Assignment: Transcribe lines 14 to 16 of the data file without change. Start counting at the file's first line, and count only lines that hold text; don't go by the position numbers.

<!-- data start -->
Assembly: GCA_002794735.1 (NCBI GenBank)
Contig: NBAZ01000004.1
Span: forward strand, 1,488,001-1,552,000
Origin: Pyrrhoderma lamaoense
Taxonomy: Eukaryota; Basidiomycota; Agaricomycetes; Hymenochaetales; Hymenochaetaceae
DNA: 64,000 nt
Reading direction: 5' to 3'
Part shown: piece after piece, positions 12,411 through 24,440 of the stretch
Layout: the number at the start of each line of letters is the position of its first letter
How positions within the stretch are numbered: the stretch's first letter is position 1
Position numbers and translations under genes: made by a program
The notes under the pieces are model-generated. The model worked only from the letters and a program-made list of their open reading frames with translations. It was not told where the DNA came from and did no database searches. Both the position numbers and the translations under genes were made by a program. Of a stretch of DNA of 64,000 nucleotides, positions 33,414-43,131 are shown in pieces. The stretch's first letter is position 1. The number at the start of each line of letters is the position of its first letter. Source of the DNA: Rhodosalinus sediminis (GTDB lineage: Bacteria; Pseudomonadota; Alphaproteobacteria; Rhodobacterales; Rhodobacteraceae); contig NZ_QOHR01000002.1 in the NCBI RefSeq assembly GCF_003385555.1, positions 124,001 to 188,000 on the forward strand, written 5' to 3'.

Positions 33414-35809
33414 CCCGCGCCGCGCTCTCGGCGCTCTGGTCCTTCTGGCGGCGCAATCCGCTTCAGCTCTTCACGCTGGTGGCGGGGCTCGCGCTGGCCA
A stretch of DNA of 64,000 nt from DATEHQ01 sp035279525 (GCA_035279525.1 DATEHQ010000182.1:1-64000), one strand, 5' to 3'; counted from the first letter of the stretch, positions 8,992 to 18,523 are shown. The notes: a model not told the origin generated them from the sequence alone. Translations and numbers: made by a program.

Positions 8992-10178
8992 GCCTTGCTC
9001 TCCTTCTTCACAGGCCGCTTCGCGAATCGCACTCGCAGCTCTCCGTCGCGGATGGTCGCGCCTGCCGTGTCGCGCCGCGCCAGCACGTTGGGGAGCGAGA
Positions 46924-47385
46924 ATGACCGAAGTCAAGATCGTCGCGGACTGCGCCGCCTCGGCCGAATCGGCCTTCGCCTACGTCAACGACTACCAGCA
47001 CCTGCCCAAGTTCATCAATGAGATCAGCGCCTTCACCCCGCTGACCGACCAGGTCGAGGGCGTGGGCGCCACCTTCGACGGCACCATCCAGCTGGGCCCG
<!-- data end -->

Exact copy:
33414 CCCGCGCCGCGCTCTCGGCGCTCTGGTCCTTCTGGCGGCGCAATCCGCTTCAGCTCTTCACGCTGGTGGCGGGGCTCGCGCTGGCCA
A stretch of DNA of 64,000 nt from DATEHQ01 sp035279525 (GCA_035279525.1 DATEHQ010000182.1:1-64000), one strand, 5' to 3'; counted from the first letter of the stretch, positions 8,992 to 18,523 are shown. The notes: a model not told the origin generated them from the sequence alone. Translations and numbers: made by a program.

Positions 8992-10178